Even as the Indian startup world rejoiced at the new-found success of its flag-bearer, Flipkart, its adversary, global behemoth Amazon, was in a reflection mode.
No, not as a consequence of how things are turning out at Flipkart. The reason was less dramatic. It was that time of the year when its Founder and CEO Jeff Bezos takes time out to measure the past, and look ahead at the future.
In his annual letter to shareholders—a ritual that he has practised since 1997—Bezos gave a peek into his thinking process and what drives him even after more than two decades since he set up Amazon from his garage in Seattle.
The letter clearly shows how he still obsesses over one thing: customer delight. Despite the 22-year-old journey from a startup to a corporation, Bezos is mindful of not letting Amazon slip into a “painful decline” or, worse, become stagnant.
“Jeff, what does Day 2 look like?” he writes as his opening line. “That’s a question I just got at our most recent all-hands meeting. I’ve been reminding people that it’s Day 1 for a couple of decades. I work in an Amazon building named Day 1, and when I moved buildings, I took the name with me. I spend time thinking about this topic.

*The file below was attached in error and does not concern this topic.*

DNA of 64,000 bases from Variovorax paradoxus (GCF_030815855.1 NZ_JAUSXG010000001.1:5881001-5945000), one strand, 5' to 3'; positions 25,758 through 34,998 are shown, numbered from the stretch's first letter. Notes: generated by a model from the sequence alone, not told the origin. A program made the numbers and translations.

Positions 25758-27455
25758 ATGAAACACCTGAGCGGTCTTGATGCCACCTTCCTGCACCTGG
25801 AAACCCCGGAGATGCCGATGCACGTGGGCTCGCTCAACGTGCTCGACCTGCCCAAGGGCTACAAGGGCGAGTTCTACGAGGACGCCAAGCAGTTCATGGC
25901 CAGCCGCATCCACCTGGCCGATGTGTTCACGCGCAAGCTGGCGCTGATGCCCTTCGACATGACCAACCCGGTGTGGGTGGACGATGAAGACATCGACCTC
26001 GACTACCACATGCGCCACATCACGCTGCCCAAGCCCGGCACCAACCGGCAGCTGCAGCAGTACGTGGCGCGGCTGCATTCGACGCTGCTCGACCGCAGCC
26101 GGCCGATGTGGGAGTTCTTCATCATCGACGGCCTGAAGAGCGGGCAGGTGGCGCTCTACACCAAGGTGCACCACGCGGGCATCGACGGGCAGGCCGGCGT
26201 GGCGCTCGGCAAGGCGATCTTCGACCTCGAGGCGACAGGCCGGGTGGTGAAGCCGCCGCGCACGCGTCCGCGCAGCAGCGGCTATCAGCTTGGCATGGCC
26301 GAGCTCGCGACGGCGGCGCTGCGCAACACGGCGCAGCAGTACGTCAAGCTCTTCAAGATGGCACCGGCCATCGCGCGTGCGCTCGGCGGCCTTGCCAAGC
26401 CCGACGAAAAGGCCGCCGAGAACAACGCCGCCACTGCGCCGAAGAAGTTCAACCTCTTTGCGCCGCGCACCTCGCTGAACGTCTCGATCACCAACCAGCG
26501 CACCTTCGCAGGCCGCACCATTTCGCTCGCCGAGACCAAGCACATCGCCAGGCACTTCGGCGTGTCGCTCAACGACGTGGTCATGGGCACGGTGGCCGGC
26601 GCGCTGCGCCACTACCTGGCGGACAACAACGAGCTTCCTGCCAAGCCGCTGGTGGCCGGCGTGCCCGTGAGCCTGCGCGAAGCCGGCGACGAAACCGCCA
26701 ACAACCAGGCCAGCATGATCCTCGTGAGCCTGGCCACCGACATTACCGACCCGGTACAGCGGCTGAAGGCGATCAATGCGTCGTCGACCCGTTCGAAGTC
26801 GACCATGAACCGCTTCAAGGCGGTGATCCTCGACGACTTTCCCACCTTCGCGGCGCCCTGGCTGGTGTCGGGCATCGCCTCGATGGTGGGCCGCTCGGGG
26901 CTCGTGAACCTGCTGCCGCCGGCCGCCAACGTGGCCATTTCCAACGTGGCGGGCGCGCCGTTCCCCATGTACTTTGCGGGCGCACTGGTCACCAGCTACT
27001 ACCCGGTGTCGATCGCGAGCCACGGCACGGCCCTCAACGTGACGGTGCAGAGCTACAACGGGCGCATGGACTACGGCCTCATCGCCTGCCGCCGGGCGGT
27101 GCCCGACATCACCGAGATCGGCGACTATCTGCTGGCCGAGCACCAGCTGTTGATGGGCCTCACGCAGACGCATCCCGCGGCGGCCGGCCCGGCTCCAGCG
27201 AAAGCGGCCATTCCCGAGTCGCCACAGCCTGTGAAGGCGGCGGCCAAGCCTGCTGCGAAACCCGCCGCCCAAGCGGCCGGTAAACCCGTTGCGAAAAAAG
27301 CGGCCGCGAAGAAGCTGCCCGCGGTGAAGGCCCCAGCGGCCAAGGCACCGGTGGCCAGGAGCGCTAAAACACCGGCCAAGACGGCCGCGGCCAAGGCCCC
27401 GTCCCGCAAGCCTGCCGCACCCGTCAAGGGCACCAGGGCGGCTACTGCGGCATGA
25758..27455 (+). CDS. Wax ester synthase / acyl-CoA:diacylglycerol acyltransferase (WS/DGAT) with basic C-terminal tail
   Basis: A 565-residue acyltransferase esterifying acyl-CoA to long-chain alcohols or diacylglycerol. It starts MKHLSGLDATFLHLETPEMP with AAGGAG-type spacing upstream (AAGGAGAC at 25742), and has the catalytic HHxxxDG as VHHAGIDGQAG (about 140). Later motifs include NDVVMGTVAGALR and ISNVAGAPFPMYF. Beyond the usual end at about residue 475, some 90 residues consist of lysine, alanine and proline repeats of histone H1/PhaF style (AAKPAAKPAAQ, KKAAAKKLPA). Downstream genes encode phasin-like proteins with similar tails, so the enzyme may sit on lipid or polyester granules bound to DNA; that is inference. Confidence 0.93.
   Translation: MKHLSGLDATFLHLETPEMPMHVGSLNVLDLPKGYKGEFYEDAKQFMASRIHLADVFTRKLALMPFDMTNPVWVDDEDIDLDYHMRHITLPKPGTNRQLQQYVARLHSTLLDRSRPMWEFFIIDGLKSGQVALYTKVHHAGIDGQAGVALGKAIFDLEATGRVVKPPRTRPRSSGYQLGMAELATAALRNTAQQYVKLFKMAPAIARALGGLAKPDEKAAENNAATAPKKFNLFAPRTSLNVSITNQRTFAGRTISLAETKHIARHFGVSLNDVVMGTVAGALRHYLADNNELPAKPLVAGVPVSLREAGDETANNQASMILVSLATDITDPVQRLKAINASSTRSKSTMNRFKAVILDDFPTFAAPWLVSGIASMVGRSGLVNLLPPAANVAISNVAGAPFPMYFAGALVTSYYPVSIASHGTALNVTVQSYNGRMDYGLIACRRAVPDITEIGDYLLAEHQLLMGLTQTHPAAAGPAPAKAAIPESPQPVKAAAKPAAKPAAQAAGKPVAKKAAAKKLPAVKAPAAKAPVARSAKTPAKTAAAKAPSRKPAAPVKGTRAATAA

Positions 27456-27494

“Day 2 is stasis. Followed by irrelevance. Followed by excruciating, painful decline. Followed by death. And that is why it is always Day 1.”
Clearly, Bezos makes it clear he will never be caught napping. He goes on to highlight some key aspects that he feels will keep Amazon relevant, and something that every business should be mindful of.
“I’m interested in the question, how do you fend off Day 2? What are the techniques and tactics? How do you keep the vitality of Day 1, even inside a large organization?”
He goes on to answer,
“Such a question can’t have a simple answer. There will be many elements, multiple paths, and many traps. I don’t know the whole answer, but I may know bits of it. Here’s a starter pack of essentials for Day 1 defense: customer obsession, a skeptical view of proxies, the eager adoption of external trends, and high-velocity decision making.”
Bezos says that different businesses will have different focus. It could be “competitor focused”, “product focused”, “technology focused”, or “business model focused.” But, in his view, “obsessive customer focus is by far the most protective of Day 1 vitality.”
He explains why. “There are many advantages to a customer-centric approach, but here’s the big one: customers are always beautifully, wonderfully dissatisfied, even when they report being happy and business is great. Even when they don’t yet know it, customers want something better, and your desire to delight customers will drive you to invent on their behalf. No customer ever asked Amazon to create the Prime membership program, but it sure turns out they wanted it, and I could give you many such examples.”